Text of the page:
MEPS 322:189-197 (2006)  -  doi:10.3354/meps322189

Temperature-dependent development and somatic growth in two allopatric populations of Acartia clausi (Copepoda: Calanoida)

Sérgio Miguel Leandro1,*, Henrique Queiroga1, Laura Rodríguez-Graña2, Peter Tiselius3

1Department of Biology, University of Aveiro, Campus Universitário de Santiago, 3810-193 Aveiro, Portugal
2Departamento de Ecología, Facultad de Ciencias, Universidad de la República, Iguá 4225, Montevideo, Uruguay
3Göteborg University, Department of Marine Ecology, Kristineberg Marine Research Station, 450 34 Fiskebäckskil, Sweden

ABSTRACT: This study compares the effect of temperature on the post-embryonic development time and weight-specific growth rate in 2 populations of Acartia clausi from different biogeographic areas (northern and southern Europe). Development was followed from nauplius I to adult at 3 temperatures (10, 15 and 18°C) at saturating food conditions. The relationship between development time and temperature was established by fitting Belehradek’s function. The northern population had a shorter generation time at all temperatures. At 10°C, the development time was estimated to be 33.9 and 36.4 d decreasing to 16.3 and 17.4 d at 18°C for the northern and southern populations, respectively. Prosome length decreased with temperature, and the southern population had longer individuals at all temperatures. ANCOVA revealed a significant (p < 0.001) positive effect of temperature on the growth rates, and nauplii grew faster than copepodites (except at 18°C in the southern population and 20°C in the northern population). Significant differences between populations were noted during larval growth, with nauplii from the north growing faster at high temperatures (18°C). The results indicate that the 2 A. clausi allopatric populations subjected to different temperature regimes have different temperature responses, in particular at high temperatures.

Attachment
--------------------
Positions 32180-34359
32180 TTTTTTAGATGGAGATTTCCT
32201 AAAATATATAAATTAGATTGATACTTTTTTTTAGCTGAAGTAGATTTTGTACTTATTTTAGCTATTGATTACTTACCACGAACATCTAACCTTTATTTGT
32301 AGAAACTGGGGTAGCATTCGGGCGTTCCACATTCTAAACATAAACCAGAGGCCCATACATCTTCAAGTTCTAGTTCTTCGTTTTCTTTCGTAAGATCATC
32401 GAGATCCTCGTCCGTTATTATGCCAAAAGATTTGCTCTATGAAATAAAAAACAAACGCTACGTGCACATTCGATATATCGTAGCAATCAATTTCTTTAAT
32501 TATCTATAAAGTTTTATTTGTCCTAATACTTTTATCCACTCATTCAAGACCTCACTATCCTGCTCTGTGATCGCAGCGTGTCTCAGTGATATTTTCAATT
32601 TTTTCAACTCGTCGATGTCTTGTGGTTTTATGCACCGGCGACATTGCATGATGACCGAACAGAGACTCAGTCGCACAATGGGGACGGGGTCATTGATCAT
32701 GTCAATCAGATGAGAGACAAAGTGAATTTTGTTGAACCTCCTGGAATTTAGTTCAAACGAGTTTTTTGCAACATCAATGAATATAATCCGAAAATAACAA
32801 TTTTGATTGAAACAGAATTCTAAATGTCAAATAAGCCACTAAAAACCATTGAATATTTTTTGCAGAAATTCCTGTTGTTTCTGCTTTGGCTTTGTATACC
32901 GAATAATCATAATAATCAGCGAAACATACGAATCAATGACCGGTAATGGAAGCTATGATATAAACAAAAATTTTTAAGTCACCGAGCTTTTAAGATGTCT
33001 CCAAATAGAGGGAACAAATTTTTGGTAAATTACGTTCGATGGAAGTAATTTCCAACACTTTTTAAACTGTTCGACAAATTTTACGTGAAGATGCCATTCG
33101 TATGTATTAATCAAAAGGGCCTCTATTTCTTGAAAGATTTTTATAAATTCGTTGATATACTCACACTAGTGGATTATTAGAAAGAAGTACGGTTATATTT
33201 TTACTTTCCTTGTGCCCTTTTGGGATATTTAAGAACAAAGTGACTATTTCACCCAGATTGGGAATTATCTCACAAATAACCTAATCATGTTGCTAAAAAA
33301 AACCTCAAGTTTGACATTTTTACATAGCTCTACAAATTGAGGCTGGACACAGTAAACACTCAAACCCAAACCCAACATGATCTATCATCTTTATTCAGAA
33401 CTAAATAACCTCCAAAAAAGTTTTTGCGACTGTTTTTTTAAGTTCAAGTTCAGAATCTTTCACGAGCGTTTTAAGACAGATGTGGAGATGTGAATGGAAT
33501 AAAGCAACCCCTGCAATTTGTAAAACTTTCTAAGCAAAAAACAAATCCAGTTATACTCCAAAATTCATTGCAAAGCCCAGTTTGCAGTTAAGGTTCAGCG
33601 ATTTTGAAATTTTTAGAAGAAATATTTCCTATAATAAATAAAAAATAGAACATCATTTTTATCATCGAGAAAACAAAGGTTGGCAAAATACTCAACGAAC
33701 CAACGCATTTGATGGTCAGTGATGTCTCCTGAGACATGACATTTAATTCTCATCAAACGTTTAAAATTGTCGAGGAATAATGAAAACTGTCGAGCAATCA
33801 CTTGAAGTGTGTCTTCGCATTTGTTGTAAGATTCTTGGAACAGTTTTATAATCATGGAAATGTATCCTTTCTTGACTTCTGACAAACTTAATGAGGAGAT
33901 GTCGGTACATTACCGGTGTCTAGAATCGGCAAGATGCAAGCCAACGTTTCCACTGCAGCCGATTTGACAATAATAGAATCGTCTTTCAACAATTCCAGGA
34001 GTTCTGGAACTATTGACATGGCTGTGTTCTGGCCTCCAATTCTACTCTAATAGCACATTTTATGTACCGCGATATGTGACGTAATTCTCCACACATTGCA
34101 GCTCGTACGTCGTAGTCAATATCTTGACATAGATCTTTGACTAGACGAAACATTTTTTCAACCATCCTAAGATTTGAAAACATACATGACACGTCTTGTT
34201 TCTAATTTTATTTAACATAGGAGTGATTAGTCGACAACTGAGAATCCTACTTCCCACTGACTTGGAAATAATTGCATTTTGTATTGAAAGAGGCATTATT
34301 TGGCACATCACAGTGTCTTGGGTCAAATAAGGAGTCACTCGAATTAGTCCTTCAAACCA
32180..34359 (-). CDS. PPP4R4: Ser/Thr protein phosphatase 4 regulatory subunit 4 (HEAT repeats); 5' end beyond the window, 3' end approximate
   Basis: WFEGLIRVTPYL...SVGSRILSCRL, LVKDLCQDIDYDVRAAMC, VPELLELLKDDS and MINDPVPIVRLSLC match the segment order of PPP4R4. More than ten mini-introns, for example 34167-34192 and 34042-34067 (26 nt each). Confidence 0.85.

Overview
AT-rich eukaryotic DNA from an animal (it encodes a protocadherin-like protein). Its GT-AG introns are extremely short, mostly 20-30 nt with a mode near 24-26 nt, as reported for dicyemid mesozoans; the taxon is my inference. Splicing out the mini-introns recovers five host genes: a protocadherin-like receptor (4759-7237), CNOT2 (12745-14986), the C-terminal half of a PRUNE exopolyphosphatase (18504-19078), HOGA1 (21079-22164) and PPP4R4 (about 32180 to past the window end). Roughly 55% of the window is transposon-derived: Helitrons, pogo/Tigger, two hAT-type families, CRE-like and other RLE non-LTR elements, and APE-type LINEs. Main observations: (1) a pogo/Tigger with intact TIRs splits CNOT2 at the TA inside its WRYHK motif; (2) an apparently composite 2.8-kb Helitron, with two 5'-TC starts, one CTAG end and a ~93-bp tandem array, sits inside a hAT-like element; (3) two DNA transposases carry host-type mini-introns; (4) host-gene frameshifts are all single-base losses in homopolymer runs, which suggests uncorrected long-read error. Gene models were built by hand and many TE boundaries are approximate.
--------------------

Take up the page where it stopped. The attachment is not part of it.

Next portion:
KEY WORDS: Temperature · Development time · Weight-specific growth rate · Acartia clausi · Ria de Aveiro (Portugal) · Gullmarsfjord (Sweden)

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